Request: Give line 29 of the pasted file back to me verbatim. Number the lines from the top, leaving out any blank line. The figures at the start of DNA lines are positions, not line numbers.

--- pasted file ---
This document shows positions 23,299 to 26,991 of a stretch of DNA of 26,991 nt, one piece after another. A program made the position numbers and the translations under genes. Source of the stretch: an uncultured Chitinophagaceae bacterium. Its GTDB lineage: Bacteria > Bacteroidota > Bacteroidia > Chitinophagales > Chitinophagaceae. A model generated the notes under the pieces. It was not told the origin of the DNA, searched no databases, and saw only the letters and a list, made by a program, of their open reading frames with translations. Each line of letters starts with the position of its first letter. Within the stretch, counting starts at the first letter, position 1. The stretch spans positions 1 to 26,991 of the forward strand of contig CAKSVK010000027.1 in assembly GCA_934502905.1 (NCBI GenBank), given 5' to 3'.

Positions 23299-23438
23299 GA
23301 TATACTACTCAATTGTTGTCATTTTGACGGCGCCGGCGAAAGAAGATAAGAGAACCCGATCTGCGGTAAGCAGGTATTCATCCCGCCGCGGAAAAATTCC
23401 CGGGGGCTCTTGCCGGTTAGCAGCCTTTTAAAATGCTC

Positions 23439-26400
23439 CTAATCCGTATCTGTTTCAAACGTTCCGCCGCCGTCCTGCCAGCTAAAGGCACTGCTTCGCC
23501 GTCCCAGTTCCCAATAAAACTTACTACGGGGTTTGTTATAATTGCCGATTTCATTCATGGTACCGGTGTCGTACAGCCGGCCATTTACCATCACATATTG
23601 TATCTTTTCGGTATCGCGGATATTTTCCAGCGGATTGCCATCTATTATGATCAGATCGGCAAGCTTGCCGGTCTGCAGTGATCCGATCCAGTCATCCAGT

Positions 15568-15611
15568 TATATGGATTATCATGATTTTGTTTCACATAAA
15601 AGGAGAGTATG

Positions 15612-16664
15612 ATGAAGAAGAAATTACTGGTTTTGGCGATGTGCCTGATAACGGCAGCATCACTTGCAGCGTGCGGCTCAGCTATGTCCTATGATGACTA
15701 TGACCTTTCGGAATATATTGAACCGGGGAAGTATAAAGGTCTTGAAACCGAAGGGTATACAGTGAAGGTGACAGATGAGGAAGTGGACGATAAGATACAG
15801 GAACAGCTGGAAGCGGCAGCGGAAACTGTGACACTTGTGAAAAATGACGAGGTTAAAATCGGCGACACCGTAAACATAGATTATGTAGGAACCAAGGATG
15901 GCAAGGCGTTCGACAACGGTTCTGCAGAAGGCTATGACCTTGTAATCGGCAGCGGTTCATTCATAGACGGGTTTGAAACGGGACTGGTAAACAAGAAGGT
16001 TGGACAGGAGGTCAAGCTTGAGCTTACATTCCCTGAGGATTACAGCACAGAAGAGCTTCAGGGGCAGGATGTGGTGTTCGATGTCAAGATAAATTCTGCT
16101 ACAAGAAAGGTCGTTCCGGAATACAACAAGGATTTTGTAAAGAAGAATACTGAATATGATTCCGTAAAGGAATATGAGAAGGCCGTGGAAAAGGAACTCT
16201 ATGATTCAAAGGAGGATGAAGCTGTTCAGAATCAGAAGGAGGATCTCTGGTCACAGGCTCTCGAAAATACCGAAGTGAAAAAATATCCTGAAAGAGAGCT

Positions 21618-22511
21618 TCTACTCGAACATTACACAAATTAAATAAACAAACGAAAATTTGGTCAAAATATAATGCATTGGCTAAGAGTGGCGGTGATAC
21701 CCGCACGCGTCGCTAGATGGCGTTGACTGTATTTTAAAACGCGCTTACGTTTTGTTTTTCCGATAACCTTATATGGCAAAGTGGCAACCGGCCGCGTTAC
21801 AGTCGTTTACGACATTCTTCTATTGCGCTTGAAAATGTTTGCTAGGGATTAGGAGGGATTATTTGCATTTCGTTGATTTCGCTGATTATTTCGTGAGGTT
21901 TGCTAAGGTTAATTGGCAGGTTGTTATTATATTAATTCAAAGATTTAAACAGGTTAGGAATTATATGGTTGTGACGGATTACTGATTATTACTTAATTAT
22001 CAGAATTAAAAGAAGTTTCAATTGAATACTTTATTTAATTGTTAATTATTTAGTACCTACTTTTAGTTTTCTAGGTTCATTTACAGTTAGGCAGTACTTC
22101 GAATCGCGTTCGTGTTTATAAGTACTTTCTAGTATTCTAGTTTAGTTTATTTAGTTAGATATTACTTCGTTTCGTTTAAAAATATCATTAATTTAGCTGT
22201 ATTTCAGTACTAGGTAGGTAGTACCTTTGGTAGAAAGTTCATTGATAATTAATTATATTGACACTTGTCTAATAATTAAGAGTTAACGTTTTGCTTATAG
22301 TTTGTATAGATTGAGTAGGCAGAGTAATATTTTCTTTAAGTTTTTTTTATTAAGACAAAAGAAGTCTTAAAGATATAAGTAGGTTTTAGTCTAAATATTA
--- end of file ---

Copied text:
22301 TTTGTATAGATTGAGTAGGCAGAGTAATATTTTCTTTAAGTTTTTTTTATTAAGACAAAAGAAGTCTTAAAGATATAAGTAGGTTTTAGTCTAAATATTA